'Comfoo' APT Cyberespionage Campaign Exposed

Trojan used in the breach of RSA in 2010 remains active and prolific in targeted attacks

Dark Reading Staff, Dark Reading

August 2, 2013

3 Min Read

LAS VEGAS -- BLACK HAT USA -- A remote access Trojan (RAT) that was used in the big RSA data breach three years ago remains active and prolific in targeted attacks against government ministries, telecommunications providers, mineral exploration firms, technology firms, and media outlets, mainly in Asia and some in the U.S.

Malware experts Joe Stewart and Don Jackson of Dell Secureworks gained access to the command-and-control (C&C) infrastructure of the so-called Comfoo Trojan -- a rare feat in most advanced persistent threat (APT) attacks -- and also found proof of how widespread the lesser known malware really is: The researchers discovered 64 different targeted attack campaigns using the RAT, as well as some 200 variants of the Trojan.

Comfoo has been associated with one of China's largest cyberespionage organizations known as the Beijing Group, and the attacks discovered by Secureworks operate on the same infrastructure as the group. "But it may or may not be the same persons at the other end of the computers. They may just be sharing the same infrastructure," Stewart says.

The RAT has been in development since at least 2006, but has managed to fly mostly under the radar, according to the researchers, who published a report on Comfoo this week.

Japan and India were the main targets, as well as Taiwan and South Korea. The researchers also found infected machines in the U.S. and Europe.

Despite the Comfoo Trojan's longevity and regular revamping, it's one of the lesser-publicized RATs, according to Stewart, mainly because it has kept a relatively low profile. "It's still under the radar, it would seem. There have not been a lot of public reports" about it, he says. "But we saw all of this infrastructure, all of these tags and campaigns and all of this malware.

"There's a lot of it being used and a lot more targets than people suspect," says Stewart, who is director of malware research for Dell Secureworks' Counter Threat Unit. "The amount of work this team must be doing to maintain this Trojan and all this infrastructure" is significant, he says.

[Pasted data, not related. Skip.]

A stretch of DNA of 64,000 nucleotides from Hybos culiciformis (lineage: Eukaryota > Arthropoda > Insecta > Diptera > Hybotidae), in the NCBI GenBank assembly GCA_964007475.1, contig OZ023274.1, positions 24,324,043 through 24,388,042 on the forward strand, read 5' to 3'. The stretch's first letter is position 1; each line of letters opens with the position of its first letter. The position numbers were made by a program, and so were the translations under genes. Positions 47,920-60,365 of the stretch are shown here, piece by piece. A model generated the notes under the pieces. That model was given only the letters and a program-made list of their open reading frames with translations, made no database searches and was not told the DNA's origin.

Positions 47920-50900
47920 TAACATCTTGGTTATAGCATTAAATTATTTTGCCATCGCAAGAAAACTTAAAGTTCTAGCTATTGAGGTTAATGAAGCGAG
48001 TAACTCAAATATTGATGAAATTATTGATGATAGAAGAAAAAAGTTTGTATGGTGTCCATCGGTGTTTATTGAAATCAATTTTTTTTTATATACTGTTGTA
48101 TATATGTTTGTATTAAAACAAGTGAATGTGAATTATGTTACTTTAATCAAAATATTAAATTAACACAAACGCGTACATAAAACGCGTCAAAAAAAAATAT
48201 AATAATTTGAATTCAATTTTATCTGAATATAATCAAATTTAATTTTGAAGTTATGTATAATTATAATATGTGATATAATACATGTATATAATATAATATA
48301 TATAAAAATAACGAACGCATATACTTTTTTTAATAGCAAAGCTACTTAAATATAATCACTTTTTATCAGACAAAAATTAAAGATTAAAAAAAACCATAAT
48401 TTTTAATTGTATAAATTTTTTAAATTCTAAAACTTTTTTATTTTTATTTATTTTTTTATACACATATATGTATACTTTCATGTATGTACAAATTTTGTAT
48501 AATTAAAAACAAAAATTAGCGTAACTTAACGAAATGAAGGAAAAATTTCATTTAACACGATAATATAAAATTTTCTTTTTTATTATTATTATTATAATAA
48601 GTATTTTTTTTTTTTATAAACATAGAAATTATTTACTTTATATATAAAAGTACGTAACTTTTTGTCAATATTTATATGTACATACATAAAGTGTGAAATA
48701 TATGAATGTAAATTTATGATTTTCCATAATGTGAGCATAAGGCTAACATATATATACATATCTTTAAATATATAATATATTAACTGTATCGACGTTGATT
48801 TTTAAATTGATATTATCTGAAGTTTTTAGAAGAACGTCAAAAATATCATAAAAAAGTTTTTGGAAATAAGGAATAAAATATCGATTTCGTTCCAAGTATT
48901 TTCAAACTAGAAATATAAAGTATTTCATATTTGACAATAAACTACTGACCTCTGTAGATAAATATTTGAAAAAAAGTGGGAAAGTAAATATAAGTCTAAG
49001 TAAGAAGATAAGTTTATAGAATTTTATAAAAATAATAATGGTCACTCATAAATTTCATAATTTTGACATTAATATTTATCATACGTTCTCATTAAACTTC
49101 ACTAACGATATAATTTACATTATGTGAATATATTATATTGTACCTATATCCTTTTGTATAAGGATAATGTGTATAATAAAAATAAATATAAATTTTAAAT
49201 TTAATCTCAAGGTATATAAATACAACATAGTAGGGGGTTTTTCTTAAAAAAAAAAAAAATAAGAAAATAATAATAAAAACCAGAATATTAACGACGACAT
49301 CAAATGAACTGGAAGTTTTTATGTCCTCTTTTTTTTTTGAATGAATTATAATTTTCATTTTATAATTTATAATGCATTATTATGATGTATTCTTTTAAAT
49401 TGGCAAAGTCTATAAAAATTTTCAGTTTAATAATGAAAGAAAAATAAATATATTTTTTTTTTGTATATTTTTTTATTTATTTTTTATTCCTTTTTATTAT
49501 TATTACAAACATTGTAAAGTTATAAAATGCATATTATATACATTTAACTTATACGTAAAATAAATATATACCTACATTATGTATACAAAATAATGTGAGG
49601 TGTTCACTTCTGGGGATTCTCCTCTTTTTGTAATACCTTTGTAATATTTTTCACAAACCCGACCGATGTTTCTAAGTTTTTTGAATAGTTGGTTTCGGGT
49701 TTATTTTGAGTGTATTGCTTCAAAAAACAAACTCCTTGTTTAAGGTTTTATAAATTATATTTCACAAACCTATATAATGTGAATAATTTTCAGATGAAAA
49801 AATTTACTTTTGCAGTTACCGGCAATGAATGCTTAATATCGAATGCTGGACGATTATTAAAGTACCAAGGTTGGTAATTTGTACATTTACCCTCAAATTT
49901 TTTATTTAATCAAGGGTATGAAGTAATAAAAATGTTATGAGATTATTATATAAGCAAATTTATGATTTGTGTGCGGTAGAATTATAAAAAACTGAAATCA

Stewart was able to access Comfoo's C&C servers because back-end servers didn't require authentication and because he was able to crack the infrastructure's encryption. He figured out the protocol and static encryption key that was hard-coded into Comfoo binary code, and got a bird's-eye view of victim machines dialing home to the Trojan's C&C relay servers. Secureworks would not reveal the names of the victim organizations, but all have been alerted about the attacks, Stewart says.

While the researchers were unable to see the actual data being lifted from the victims, they witnessed Comfoo accessing system and network information, logging keystrokes, uploading files, downloading files, taking screenshots, and opening a command shell.

One major attack campaign waged by the Comfoo gang was in 2012, hitting more than 20 Japanese government ministries, universities, municipal governments, trade organizations, media outlets, think-tanks, and industrial machinery manufacturers.

In an interesting twist, Comfoo also targeted the networks of audioconferencing and videoconferencing companies. Stewart says it's possible that they are trying to steal intellectual property here on this technology, but more likely that they are gathering intel on these companies for spying purposes on other targets via the providers' audio- and videoconferencing systems.

The full Secureworks report is available here.

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